Published on November 22nd, 2014 | by Ari Nellen0
Ari Reviews Never Alone the Game
Never Alone is really important, games before have been used as therapy, helping train people for dangerous jobs, and now games are helping to conserve culture. The Iñupiat people of Alaska have a tale called Kunuuksaayuk, where a boy saves his village from the never-ending blizzards that has caused all hunting to stop. Never Alone takes that story, narrates it in the Iñupiat language, and gives it to the gamer wrapped in these beautiful graphics as a platformer.
You play as two characters (or if you have a friend you can share these roles), an arctic fox and a Iñupiat girl. You solve platforming style puzzles and become immersed in the Iñupiat’s lore, culture and language. The game’s collectable items unlock short videos about the Iñupiat people told by the Iñupiat people, which you can play immediately within the game or from the menu screen.
The game is intensely beautiful with glowing white and blue backgrounds, and the light and white snow storms giving an almost ethereal feel to the landscape. But it’s not only the gorgeous graphics that the game feels artistic and aesthetically composed, but in the very fluid animations of the arctic fox and of both characters swimming. Looking at the game’s video of the arctic fox makes you realise how much effort was put into getting that movement right.
Also you’ll note that the boy from the Kunuuksaayuk story is now a girl and, obviously, a POC girl. This this small gender change is great step towards increasing diversity in an arena which is so often white, male dominated.
The Never Alone is very short, and can be finished in an evening. And there are a few bugs in the PC version that you’ll come across. The main ones are glitchy death animations but there are also more frustrating ones like getting stuck in wall. The game does a good job of telling the player what objects are to be interacted with, and where the path lies. However if you stray from this, as you might try to explore, you’ll find places where you’ll jump through walls and get stuck off screen. Sometimes you’ll die but more often you’ll just wiggle the joystick trying to get back. Most of the times I bugged out like this, I’d have to start the checkpoint over.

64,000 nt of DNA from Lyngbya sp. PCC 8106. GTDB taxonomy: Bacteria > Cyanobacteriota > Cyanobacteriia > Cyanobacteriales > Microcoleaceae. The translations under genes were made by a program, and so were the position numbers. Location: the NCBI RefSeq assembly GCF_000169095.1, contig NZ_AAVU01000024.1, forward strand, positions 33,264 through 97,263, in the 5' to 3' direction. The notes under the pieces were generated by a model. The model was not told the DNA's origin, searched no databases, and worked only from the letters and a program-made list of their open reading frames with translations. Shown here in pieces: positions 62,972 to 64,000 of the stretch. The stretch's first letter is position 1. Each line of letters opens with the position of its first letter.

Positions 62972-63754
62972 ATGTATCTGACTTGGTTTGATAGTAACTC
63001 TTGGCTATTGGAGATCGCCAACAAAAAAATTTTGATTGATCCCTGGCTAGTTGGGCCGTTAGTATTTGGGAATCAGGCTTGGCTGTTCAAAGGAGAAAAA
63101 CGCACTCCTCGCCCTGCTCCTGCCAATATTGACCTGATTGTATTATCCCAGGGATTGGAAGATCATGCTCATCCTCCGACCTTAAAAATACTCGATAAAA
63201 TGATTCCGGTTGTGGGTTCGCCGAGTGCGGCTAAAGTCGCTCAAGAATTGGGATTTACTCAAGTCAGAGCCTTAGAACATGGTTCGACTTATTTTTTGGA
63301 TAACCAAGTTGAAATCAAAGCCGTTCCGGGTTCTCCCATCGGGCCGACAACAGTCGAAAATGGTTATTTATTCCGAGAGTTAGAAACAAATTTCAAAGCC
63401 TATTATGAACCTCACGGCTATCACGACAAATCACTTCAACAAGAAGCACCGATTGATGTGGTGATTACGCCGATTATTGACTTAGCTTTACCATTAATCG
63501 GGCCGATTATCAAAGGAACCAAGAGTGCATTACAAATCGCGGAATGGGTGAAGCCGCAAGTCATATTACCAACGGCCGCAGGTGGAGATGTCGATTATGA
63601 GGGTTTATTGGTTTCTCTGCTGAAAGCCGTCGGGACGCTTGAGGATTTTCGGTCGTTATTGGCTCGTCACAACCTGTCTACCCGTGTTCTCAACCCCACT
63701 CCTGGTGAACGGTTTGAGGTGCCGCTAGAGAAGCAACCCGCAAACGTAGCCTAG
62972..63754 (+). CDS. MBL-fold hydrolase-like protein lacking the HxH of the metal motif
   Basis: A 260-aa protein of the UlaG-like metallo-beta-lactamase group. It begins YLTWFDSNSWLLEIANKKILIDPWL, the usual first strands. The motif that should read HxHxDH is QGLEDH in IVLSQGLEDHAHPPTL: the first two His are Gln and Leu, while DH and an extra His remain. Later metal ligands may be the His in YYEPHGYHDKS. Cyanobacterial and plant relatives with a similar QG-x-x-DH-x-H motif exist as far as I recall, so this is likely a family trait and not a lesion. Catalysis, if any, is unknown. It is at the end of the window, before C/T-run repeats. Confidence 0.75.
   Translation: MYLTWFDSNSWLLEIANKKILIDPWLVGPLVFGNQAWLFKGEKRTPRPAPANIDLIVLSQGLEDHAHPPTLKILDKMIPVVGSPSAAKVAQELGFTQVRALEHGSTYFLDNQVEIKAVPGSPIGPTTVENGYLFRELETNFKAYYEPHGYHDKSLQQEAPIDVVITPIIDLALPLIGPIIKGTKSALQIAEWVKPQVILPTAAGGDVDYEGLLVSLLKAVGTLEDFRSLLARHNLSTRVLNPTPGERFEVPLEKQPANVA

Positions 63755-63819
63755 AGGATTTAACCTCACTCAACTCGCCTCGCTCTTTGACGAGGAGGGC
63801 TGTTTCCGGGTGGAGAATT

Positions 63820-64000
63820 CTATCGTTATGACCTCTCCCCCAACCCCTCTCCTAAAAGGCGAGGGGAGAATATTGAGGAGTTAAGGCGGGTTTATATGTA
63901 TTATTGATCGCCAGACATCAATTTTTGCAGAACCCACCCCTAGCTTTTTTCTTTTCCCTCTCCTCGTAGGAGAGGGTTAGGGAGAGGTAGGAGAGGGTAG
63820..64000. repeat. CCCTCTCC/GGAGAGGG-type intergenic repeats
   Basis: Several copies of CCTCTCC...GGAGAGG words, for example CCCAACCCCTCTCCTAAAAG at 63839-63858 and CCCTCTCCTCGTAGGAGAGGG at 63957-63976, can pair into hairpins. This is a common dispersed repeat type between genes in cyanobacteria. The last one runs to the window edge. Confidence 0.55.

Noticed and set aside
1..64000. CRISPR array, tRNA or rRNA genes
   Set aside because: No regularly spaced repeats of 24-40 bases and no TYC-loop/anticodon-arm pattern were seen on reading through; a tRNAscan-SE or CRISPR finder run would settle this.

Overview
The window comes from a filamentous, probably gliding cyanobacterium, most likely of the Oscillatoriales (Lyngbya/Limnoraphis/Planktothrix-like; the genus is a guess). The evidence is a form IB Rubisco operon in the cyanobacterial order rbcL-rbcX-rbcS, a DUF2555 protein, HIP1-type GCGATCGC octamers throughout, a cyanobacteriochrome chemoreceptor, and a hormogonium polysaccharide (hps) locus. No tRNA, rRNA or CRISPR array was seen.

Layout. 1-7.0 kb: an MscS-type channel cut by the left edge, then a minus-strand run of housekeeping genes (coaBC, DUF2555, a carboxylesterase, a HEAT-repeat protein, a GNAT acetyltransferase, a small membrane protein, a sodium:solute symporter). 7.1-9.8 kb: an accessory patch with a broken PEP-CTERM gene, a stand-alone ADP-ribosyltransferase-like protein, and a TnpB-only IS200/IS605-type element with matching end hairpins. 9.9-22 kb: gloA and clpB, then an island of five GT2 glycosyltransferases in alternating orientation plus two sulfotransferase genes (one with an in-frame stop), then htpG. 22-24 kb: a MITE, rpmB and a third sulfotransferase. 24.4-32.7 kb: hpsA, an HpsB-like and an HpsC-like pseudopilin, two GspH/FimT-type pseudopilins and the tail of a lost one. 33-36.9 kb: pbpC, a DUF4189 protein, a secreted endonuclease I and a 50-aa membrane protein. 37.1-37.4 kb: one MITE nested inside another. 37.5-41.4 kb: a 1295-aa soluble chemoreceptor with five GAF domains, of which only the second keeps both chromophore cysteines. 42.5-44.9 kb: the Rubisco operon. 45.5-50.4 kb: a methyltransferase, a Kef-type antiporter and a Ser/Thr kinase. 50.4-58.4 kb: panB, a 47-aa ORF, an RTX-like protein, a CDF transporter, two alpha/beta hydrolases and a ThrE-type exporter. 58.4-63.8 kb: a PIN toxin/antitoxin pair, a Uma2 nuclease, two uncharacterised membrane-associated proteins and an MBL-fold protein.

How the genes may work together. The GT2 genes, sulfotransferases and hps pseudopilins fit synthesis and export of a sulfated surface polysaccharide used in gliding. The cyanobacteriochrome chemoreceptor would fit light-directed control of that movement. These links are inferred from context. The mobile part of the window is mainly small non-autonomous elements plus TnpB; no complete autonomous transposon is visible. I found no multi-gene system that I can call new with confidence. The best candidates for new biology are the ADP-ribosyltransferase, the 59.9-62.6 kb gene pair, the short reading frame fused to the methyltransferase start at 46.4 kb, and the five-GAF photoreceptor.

The most intensely annoying thing though is the pathing for the characters. Playing by myself meant that the other character would follow my movements. As a platformer I’d sometimes find the PC controlled character would throw itself into harms way, sometimes fall into crevices, or path off an important moving platform. This becomes agonisingly obvious when you have timed events.
While these are all negatives they don’t distract too much from the gaming experience. The checkpoints are numerous, and so the frustration is minimal. And, in the case of pathing issues, you’re not going to see them if you’re playing co-op. The game also isn’t too hard and so there are no intense areas where progress being lost would really frustrate.
While the game is short, I think any longer and the padding would ruin the retelling of Kunuuksaayuk. In fact the extra elements to the story (the addition of the Manslayer) are almost unwelcome, since it feels disparate from the main tale: though not so much as to ruin the journey that Never Alone takes you on.
While the game is easy, I thinks that just allows the game to become accessible to more people. I played Never Alone alone, but you really should play it with someone else. For me Never Alone is the best kind of game to share with the ‘uninitiated’ friend or sibling or parent or grandparent of the gaming world. It’s beautiful, it’s not too challenging and you can play it together. That’s really the meat and bones of this game, it wants you to share it, it wants to be completely accessible to most people. Never Alone isn’t going to help keep the Iñupiat culture vitalised unless it’s passed on to more players.
I think Never Alone succeeds fully in what it set out to do, tell a traditional tale that can engage a wide audience. While the bugs can be annoying, it won’t cause you to lose momentum or interest in the game. I’m not suggesting you pick up the game because of it’s lofty goals, I’m telling you to play Never Alone because it’s good fun with a friend and you’ll learn about a cool-as culture as you go.